Chronic Heart Failure Abolishes Circadian Rhythms in Resting and Chemoreflex Breathing

Robert Lewis, Bryan T. Hackfort, Harold D Schultz

Research output: Chapter in Book/Report/Conference proceedingChapter

1 Citation (Scopus)

Abstract

Physiological systems often display 24 h rhythms that vary with the light/dark cycle. Disruption of circadian physiological rhythms have been linked to the progression of various cardiovascular diseases, and advances in the understanding of these rhythms have led to novel interventions and improved clinical outcomes. Although respiratory function has been known to vary between the light and dark periods, circadian rhythms in breathing have been understudied in clinical conditions. In the current study, we have begun to assess light/dark variations in respiration in chronic heart failure (CHF), a condition associated with abnormal resting and chemoreflex breathing as well as exercise intolerance. CHF was induced using coronary artery ligation and verified using echocardiography. Sham animals underwent a thoracotomy without coronary artery ligation. Tidal volume, respiratory frequency, and minute ventilation were all determined by whole body plethysmography under resting conditions and in response to chemoreflex challenges during the light and dark periods. Light/dark differences in voluntary exercise were assessed using a running wheel. The sham control group showed light/dark differences in resting and chemoreflex breathing, as well as arterial pressure, and these effects were eliminated in the CHF group. Both groups completed more rotations on the running wheel during the dark period compared to during the light period. The data suggest that CHF disrupts cardiovascular and respiratory circadian rhythms.

Original languageEnglish (US)
Title of host publicationAdvances in Experimental Medicine and Biology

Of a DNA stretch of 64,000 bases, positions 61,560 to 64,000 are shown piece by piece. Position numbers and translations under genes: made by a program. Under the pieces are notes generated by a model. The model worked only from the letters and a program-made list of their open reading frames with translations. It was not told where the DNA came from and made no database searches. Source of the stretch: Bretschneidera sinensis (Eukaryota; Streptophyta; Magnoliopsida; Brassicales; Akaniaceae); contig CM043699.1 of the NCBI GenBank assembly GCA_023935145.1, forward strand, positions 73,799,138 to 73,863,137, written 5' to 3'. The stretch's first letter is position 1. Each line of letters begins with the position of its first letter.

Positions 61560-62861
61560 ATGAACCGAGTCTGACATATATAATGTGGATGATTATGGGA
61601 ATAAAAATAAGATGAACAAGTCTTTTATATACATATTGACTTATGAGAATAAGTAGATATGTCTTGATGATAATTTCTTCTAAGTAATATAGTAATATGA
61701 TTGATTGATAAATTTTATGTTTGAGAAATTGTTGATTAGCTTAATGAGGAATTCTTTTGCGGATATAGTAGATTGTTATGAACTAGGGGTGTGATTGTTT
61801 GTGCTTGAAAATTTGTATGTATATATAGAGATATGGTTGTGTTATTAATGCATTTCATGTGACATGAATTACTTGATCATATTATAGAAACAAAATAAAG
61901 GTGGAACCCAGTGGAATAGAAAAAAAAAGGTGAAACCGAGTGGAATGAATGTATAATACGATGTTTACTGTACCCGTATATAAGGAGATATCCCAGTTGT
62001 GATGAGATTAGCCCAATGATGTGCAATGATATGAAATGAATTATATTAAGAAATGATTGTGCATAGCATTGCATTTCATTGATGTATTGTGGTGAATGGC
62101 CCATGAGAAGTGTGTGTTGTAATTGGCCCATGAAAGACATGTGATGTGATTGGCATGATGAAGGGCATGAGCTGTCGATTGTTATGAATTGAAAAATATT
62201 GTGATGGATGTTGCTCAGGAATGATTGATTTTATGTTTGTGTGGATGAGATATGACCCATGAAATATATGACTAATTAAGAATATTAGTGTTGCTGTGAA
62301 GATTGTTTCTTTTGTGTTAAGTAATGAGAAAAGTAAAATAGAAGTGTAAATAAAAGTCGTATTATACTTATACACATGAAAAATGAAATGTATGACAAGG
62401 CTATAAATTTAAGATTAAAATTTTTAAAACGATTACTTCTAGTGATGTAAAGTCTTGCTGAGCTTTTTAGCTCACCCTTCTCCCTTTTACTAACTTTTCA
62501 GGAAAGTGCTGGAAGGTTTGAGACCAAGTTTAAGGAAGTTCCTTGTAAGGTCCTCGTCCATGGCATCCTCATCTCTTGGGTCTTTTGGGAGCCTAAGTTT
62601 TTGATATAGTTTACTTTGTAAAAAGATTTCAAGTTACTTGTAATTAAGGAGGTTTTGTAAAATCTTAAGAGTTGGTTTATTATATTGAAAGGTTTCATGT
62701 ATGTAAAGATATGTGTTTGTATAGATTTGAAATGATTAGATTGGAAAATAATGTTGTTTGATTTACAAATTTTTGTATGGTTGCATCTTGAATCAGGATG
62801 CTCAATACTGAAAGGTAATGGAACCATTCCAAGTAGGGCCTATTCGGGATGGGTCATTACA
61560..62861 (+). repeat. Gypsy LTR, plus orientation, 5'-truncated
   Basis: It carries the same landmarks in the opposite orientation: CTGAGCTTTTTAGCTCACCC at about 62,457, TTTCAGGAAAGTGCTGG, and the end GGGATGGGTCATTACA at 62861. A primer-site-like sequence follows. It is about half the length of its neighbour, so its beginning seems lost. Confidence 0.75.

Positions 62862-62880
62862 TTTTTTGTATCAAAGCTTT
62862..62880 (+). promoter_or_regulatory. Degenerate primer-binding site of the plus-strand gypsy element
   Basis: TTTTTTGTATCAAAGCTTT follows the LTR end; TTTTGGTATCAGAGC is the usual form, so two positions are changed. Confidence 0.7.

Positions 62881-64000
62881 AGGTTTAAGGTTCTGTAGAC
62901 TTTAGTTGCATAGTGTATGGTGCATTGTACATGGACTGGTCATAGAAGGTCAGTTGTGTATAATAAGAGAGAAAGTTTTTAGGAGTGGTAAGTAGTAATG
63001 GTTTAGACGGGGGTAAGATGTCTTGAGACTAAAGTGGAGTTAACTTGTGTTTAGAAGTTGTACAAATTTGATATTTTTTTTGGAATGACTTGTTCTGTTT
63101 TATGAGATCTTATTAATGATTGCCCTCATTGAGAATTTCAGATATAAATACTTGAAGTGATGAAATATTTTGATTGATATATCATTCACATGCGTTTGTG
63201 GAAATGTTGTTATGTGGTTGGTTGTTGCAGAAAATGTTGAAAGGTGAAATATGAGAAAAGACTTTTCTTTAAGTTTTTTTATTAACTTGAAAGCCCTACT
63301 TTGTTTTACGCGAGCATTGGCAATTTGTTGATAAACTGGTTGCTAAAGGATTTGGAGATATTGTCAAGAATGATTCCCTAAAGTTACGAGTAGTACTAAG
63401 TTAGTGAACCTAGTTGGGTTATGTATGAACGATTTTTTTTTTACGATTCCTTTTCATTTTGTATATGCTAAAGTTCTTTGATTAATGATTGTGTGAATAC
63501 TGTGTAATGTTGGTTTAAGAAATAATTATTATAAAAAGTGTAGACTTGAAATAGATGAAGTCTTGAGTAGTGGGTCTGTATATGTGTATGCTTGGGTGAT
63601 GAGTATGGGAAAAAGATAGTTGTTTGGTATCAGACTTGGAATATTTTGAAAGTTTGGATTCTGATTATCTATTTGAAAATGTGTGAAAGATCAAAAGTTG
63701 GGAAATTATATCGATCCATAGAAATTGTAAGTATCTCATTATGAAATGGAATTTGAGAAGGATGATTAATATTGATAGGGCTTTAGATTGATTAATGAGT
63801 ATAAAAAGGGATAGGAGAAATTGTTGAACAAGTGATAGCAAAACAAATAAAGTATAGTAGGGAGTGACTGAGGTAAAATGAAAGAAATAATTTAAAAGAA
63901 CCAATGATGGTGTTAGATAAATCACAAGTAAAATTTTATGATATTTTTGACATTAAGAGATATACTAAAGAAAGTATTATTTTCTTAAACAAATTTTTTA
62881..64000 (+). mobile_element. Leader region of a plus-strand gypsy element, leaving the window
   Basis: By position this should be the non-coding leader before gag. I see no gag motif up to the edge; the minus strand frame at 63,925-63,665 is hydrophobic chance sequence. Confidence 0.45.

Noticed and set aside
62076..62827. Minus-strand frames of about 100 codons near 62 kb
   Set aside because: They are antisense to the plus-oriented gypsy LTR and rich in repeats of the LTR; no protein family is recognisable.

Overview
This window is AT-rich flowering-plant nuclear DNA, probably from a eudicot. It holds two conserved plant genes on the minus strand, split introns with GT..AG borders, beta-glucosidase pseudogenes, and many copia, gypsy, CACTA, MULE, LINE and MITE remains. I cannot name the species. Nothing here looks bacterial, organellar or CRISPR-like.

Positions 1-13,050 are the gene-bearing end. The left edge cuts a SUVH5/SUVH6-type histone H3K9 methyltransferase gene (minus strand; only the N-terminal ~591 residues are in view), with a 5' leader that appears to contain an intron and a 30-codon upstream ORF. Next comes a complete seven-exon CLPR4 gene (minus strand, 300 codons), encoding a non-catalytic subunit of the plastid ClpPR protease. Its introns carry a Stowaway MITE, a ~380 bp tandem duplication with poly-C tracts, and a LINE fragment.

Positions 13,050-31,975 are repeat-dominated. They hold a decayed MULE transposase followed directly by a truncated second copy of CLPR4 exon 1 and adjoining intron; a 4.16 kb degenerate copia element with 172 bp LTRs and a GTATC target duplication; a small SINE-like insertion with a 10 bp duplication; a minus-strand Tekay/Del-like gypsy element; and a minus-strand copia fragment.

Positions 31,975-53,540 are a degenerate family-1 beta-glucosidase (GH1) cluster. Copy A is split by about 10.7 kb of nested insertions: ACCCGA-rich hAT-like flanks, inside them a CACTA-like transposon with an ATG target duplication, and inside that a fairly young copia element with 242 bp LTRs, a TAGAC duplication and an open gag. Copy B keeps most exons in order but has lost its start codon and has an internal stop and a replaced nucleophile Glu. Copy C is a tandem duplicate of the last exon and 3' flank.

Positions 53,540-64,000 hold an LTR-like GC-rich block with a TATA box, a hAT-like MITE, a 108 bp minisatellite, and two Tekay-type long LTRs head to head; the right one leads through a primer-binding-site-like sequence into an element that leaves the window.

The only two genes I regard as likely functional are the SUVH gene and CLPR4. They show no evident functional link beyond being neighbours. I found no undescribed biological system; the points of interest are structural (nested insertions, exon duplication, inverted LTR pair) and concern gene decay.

PublisherSpringer New York LLC
Pages129-136
Number of pages8
DOIs
StatePublished - Jan 1 2018

Publication series

NameAdvances in Experimental Medicine and Biology
Volume1071
ISSN (Print)0065-2598
ISSN (Electronic)2214-8019

Fingerprint

Circadian Rhythm
Respiration
Heart Failure
Light
Ligation
Coronary Vessels
Whole Body Plethysmography
Wheels
Plethysmography
Echocardiography
Tidal Volume
Photoperiod
Thoracotomy
Ventilation
Arterial Pressure
Cardiovascular Diseases
Animals
Control Groups

Keywords

  • Chronic heart failure
  • Chronobiology
  • Circadian rhythm
  • Plethysmography

ASJC Scopus subject areas

  • Biochemistry, Genetics and Molecular Biology(all)

Cite this

Lewis, R., Hackfort, B. T., & Schultz, H. D. (2018). Chronic Heart Failure Abolishes Circadian Rhythms in Resting and Chemoreflex Breathing. In Advances in Experimental Medicine and Biology (pp. 129-136). (Advances in Experimental Medicine and Biology; Vol. 1071). Springer New York LLC. https://doi.org/10.1007/978-3-319-91137-3_16

Chronic Heart Failure Abolishes Circadian Rhythms in Resting and Chemoreflex Breathing. / Lewis, Robert; Hackfort, Bryan T.; Schultz, Harold D.

Advances in Experimental Medicine and Biology. Springer New York LLC, 2018. p. 129-136 (Advances in Experimental Medicine and Biology; Vol. 1071).

Research output: Chapter in Book/Report/Conference proceedingChapter

Lewis, R, Hackfort, BT & Schultz, HD 2018, Chronic Heart Failure Abolishes Circadian Rhythms in Resting and Chemoreflex Breathing. in Advances in Experimental Medicine and Biology. Advances in Experimental Medicine and Biology, vol. 1071, Springer New York LLC, pp. 129-136. https://doi.org/10.1007/978-3-319-91137-3_16
Lewis R, Hackfort BT, Schultz HD. Chronic Heart Failure Abolishes Circadian Rhythms in Resting and Chemoreflex Breathing. In Advances in Experimental Medicine and Biology. Springer New York LLC. 2018. p. 129-136. (Advances in Experimental Medicine and Biology). https://doi.org/10.1007/978-3-319-91137-3_16
Lewis, Robert ; Hackfort, Bryan T. ; Schultz, Harold D. / Chronic Heart Failure Abolishes Circadian Rhythms in Resting and Chemoreflex Breathing. Advances in Experimental Medicine and Biology. Springer New York LLC, 2018. pp. 129-136 (Advances in Experimental Medicine and Biology).
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